Tobias Carroll | Longreads | October 2019 | 17 minutes (4,589 words)
How does one acquire a trade? And what happens when you decide that your chosen profession is suddenly anathema to you? Those two questions hang over Marc Hamer’s book How to Catch a Mole: Wisdom from a Life Lived in Nature. The title is not a metaphor: Hamer spent most of his working life catching moles; and this book, he explains the moment that prompted his decision to stop, and the series of events that led him to that point.
It’s a singular memoir. Hamer describes a life spent making his way around Britain, including a period of homelessness early in his life. His book abounds with reflective passages about a life lived in nature, mortality, and the ways in which humanity does and does not interact with the natural world. And, of course, there’s information on catching moles.
The resulting book is fascinating in its observations on the quotidian and in its ability to capture its author’s frame of mind. “At some point on a long walk you stop being who you thought you were,” he writes halfway through, “but you don’t question it because the questions stop too.”
I spoke with Hamer about the genesis of his book, the historical roots of molecatching, and the ways that moles have embraced the splendor of suburban lawns.
Tobias Carroll: In the book, you focus on the end of your time working as a molecatcher. What’s your life been like since you ended this job that you’d had for so many years?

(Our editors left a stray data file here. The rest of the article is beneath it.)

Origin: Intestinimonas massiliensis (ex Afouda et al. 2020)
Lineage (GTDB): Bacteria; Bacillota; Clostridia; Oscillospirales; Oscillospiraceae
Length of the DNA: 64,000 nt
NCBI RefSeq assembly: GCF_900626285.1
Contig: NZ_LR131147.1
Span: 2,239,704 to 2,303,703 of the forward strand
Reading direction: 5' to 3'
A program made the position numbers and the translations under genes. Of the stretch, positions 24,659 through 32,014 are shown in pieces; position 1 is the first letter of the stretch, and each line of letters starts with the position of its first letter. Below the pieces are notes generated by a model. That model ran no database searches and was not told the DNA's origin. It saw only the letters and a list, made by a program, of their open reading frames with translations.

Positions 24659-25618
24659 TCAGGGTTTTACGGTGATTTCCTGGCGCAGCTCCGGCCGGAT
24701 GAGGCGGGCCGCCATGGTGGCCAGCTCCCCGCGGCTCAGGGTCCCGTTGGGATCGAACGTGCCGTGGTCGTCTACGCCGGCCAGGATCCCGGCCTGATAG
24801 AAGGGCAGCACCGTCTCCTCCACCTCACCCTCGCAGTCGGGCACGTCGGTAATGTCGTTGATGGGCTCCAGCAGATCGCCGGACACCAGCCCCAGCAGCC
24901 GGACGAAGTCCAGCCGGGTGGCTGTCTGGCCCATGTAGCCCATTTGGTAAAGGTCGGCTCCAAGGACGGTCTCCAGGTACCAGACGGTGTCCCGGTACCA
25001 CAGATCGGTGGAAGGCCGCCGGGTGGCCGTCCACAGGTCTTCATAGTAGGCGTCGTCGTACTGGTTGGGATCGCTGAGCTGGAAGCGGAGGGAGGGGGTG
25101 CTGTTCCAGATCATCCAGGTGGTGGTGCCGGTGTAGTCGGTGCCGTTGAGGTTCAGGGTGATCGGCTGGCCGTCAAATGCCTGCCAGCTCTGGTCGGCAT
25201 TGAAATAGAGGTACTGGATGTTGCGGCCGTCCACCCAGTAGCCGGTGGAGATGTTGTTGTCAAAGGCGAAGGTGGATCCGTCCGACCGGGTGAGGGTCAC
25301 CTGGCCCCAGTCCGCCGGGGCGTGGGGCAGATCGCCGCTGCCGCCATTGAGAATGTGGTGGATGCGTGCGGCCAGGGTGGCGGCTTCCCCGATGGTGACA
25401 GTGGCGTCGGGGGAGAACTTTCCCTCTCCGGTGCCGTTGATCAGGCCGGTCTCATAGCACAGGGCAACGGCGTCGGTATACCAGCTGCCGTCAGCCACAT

Marc Hamer: Well, I carried on working as a gardener for another year after that, but it’s started to get a bit difficult for me. My knees went and it was hard to work in the gardens anymore, so I stopped doing any of that kind of work. I still walk in the mountains and go for long walks and things, but work like that is just not part of my life anymore. But I’ve taken on a new kind of life, really. I do a lot of walking. I sit in cafes and watch the world go by and, obviously, writing. I’m doing a lot more writing. I’m having a lot of fun, actually. It’s been a massive change in my life, and it’s been a really lovely thing that’s happened to me.
Do you have other book projects in the works? Are you doing more shorter works?
Yeah, I’ve got a sequel I’m working on at the moment. It’s actually about wrapping up my time working as a gardener on a large country estate. And so, I’ve got a sequel. I’m close to finishing that. I’m starting a series of edits right now on it. And then I’m going to have a nice rest and just wander around and look at the world.
In the book, you write about your younger life, and how you spent a lot of time living rough in your younger days, and eventually finding this line of work. Was there one moment where you realized that working as a gardener and catching moles was going to be this occupation that would sustain you for many years?